Each container has its own thread of execution within the containing StreamBase Server. Containers behave much like operators or modules marked with the Run this component in a parallel region setting on the Concurrency tab of the Properties view. On a multi-core machine, one container does not block the execution of another container.

The following set of conceptual diagrams illustrates the ideas behind containers. The first diagram illustrates a configuration running multiple unrelated StreamBase applications in a single sbd process:

In the next diagram, we add two reader applications (B and C) to a running sbd process that was already hosting application A:

In the next diagram, we add two writer applications (B and C) to a running sbd process that was already hosting application A. Then we added application D to write its output stream to the output stream of application A.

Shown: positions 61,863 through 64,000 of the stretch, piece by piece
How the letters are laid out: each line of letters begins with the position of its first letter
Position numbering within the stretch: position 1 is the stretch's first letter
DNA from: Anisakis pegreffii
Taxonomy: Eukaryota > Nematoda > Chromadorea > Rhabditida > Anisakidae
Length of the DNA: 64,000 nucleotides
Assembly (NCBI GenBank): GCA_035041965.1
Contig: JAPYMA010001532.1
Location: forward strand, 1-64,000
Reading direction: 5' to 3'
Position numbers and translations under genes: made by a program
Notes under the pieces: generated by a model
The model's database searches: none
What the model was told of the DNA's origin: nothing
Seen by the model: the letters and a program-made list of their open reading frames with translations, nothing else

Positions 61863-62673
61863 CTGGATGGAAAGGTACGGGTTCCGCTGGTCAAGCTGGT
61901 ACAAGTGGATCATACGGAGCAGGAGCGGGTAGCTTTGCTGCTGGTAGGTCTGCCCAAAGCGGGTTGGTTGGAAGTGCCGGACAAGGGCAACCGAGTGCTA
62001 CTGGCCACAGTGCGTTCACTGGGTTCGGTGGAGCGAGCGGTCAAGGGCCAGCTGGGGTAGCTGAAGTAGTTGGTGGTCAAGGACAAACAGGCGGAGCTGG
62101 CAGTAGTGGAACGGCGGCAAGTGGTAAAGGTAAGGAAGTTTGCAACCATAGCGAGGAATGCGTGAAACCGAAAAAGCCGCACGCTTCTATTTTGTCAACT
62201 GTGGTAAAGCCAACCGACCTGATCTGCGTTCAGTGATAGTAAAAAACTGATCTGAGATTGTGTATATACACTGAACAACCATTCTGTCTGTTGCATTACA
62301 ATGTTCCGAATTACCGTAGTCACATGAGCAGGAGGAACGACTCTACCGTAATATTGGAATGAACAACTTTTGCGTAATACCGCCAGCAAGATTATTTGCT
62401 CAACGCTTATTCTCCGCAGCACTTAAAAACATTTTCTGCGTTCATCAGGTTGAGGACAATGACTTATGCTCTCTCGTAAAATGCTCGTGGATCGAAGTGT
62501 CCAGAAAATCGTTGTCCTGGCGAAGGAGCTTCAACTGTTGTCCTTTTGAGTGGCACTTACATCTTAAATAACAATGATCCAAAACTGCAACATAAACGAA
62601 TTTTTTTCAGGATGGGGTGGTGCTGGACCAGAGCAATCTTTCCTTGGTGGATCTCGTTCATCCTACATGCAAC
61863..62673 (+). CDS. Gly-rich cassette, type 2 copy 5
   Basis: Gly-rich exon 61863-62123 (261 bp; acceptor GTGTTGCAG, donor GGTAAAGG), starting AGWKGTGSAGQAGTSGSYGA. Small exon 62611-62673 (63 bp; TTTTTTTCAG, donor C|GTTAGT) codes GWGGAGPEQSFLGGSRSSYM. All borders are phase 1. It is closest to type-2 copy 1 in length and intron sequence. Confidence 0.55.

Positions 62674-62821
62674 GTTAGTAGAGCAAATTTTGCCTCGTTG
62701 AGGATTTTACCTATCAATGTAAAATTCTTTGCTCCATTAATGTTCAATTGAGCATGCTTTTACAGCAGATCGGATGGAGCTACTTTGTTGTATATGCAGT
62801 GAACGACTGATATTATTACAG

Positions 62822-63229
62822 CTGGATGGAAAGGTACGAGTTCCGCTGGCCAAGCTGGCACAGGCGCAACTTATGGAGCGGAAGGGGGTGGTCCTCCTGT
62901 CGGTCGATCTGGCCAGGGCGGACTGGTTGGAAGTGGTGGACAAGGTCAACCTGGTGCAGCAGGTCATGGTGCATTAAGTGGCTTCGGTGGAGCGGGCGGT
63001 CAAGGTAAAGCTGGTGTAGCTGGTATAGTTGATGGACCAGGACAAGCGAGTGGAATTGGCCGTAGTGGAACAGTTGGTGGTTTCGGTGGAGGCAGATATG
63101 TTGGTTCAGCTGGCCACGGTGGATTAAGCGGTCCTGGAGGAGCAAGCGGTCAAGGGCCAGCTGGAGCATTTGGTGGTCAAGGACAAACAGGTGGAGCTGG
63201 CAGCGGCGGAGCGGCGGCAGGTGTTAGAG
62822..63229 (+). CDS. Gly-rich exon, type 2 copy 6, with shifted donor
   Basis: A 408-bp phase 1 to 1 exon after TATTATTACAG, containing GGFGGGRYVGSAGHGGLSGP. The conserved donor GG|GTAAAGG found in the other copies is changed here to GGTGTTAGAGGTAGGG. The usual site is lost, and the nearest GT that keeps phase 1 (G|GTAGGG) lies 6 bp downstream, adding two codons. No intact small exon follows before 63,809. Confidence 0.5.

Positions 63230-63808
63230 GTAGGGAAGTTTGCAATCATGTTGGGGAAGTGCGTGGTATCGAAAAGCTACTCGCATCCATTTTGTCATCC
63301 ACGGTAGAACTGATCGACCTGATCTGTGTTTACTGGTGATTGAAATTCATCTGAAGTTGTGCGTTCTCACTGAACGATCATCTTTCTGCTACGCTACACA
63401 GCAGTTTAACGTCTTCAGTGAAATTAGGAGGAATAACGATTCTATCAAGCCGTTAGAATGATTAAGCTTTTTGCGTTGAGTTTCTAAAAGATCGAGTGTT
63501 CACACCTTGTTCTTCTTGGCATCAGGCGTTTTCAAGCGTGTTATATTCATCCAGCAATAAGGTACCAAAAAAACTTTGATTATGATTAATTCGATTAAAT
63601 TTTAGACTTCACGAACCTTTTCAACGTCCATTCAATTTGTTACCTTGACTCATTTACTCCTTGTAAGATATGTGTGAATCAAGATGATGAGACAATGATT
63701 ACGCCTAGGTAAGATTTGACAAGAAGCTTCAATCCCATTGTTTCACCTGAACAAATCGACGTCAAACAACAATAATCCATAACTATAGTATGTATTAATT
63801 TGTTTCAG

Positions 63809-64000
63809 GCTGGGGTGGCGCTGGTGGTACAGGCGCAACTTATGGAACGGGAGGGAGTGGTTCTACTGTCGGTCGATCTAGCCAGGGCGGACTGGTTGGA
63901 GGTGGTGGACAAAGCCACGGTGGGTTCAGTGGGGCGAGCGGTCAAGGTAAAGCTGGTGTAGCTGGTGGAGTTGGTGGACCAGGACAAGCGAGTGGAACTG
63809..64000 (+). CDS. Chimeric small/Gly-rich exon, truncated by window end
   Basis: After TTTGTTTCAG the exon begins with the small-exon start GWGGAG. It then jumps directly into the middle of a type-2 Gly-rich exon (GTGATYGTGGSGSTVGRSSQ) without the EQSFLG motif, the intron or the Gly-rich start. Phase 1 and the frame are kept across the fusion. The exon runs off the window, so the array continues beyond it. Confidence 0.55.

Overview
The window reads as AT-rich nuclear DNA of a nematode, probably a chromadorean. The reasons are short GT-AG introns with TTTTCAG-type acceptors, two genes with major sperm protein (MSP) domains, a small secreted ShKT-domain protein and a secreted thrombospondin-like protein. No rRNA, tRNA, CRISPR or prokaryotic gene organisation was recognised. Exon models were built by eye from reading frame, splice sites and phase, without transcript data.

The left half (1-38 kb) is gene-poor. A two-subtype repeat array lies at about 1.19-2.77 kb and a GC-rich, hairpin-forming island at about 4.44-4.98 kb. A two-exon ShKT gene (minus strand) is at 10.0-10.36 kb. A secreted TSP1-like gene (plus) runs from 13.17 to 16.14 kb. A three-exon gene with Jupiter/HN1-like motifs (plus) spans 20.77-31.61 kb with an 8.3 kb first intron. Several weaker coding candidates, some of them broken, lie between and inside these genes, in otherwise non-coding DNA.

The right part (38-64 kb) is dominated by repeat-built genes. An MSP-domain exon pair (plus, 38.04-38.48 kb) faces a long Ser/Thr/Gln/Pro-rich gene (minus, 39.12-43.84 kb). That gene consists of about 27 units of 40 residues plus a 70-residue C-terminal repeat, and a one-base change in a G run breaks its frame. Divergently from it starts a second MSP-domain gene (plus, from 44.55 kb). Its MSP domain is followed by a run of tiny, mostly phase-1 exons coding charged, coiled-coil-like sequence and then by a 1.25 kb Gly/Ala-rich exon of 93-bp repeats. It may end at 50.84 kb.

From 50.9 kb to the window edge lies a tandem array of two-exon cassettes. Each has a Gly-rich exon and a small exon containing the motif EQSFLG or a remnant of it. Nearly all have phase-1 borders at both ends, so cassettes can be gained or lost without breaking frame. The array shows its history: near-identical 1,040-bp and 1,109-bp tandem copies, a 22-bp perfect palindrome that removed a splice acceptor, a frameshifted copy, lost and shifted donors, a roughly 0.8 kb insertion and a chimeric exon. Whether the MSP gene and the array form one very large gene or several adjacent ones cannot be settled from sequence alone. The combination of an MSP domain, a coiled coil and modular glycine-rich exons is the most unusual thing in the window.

Notes

  • In the diagrams above, the StreamBase applications are shown for simplicity as having the same components. This is for illustration only; applications in containers are not required to have the same set of components. However, the streams used in container connections between applications must have the same schema.

  • When removing containers and applications from a running server process, try to remove them in the reverse order that they were added.

Container Name Standards

The name you assign to containers must follow the StreamBase identifier naming rules, as described in Identifier Naming Rules.

Containers and StreamBase Path Notation

StreamBase's formal path notation is designed to avoid naming conflicts when you run multiple applications in the same server, when you use modules, and when operators are run in separate threads.

StreamBase path notation uses the following syntax, with a period separator between each element: